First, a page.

This project looked at the diversity of fungal populations that can inform forest management practices to protect diversity in BC, the most biologically diverse province in the country. Barcoding is a Canadian initiative (International Barcode of Life) and it provides a strategic approach to systematically characterizing biological diversity. Barcode databases consist of sequences from a small region of DNA from specimens representing diverse species. The barcoding project involves applying genomic techniques to sequence one gene from each of 900 fungal specimens that grow symbiotically with pines, Douglas fir and hemlock trees, and form ectomycorrhizae, or ‘fungus roots’ that help the trees absorb nutrients. Because barcodes can be used to construct ecological microarrays or identify fungi from clone libraries, they will be used to correlate species presence and absence with ecological functions.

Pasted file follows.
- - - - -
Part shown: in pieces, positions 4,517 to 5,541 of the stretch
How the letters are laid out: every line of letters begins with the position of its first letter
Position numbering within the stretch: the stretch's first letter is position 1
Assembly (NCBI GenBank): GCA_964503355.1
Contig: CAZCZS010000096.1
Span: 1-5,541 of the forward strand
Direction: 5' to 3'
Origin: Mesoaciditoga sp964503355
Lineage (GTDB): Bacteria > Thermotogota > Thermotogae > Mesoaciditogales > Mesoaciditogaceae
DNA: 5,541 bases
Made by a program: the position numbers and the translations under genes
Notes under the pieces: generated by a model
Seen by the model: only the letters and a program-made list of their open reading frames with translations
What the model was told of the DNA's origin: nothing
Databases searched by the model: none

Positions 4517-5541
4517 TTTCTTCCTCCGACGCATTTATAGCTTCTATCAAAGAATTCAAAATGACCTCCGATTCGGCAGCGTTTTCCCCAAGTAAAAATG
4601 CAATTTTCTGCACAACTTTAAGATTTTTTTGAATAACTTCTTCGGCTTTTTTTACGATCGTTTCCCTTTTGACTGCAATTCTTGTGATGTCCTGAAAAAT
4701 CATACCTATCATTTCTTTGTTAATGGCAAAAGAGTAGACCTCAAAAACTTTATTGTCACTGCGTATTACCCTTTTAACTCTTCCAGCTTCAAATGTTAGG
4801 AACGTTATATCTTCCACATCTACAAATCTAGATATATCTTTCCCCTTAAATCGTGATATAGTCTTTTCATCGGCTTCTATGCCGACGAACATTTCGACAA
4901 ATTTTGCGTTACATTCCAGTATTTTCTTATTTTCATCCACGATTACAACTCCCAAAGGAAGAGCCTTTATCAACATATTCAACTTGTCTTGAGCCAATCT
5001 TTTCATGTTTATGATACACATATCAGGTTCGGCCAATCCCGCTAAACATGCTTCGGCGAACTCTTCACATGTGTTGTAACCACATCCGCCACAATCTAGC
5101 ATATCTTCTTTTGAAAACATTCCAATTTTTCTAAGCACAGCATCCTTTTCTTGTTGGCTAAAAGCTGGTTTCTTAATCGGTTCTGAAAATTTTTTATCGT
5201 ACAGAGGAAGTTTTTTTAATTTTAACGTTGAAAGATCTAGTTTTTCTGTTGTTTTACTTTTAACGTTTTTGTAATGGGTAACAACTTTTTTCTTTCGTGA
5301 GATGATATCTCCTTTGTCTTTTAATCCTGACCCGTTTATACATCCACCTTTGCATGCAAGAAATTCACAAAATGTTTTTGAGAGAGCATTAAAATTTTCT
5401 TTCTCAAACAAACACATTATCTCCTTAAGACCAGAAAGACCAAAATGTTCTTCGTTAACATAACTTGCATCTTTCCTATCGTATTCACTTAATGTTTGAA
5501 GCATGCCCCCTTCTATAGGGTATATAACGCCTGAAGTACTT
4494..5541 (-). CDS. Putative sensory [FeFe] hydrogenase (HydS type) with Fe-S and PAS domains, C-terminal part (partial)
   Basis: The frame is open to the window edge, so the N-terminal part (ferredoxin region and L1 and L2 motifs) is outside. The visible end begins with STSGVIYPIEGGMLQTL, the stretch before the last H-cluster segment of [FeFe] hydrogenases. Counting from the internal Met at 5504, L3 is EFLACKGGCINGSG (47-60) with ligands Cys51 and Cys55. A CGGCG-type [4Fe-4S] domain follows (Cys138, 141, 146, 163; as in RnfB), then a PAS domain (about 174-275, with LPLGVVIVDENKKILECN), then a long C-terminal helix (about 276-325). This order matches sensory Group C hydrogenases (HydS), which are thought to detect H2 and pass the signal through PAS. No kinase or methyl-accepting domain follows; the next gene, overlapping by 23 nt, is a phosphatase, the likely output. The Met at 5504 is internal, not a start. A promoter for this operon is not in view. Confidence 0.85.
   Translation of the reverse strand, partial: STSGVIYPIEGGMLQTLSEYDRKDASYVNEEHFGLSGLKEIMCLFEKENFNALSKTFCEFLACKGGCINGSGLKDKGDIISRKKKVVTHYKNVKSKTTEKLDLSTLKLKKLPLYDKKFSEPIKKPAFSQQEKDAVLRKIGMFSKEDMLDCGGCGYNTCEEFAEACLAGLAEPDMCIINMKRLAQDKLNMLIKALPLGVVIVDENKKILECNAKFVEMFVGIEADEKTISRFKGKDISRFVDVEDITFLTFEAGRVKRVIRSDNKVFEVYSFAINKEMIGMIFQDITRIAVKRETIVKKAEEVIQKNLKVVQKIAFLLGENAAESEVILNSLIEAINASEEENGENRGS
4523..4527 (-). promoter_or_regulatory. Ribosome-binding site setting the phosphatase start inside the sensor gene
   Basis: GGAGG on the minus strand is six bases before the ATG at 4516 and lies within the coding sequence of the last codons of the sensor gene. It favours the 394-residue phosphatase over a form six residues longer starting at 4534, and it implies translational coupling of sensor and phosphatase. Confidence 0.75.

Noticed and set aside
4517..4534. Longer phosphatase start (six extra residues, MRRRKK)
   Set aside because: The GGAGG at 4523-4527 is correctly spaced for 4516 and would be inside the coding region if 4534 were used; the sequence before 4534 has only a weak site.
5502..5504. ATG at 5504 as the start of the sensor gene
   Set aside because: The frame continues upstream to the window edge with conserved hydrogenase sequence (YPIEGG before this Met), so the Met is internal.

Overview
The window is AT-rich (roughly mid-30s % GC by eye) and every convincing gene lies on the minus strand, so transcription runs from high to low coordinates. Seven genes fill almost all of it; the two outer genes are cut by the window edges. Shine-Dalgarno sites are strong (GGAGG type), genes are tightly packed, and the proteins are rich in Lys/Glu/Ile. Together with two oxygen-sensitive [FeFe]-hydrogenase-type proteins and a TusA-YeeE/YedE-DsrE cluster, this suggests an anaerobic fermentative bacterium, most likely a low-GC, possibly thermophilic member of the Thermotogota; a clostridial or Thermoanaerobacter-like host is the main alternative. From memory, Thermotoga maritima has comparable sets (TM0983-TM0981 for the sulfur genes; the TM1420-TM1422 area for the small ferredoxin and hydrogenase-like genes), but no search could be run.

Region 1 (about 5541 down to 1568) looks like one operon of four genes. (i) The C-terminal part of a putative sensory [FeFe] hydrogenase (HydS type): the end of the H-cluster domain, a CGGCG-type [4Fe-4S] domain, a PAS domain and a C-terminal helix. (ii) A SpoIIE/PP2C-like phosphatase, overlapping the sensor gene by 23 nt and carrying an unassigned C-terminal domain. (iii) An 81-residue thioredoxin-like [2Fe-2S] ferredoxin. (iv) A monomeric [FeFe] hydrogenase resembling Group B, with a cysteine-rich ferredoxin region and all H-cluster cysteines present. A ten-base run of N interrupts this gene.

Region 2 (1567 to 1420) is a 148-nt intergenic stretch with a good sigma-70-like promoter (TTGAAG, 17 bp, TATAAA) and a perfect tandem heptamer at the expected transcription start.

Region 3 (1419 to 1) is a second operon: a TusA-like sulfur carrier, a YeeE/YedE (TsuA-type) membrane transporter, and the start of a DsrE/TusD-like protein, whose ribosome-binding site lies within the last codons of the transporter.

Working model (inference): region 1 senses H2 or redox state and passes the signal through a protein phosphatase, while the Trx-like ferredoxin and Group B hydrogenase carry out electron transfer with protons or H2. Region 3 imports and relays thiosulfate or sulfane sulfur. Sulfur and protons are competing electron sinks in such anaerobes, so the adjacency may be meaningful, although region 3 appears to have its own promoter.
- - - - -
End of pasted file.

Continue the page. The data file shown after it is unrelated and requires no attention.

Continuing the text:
Through this project, the group added 799 new mushroom specimens to the new Beaty Biodiversity Museum. This well-preserved, barcoded, species-rich (998 specimens) collection will serve as a central reference point for future systematic and ecological studies of these genera.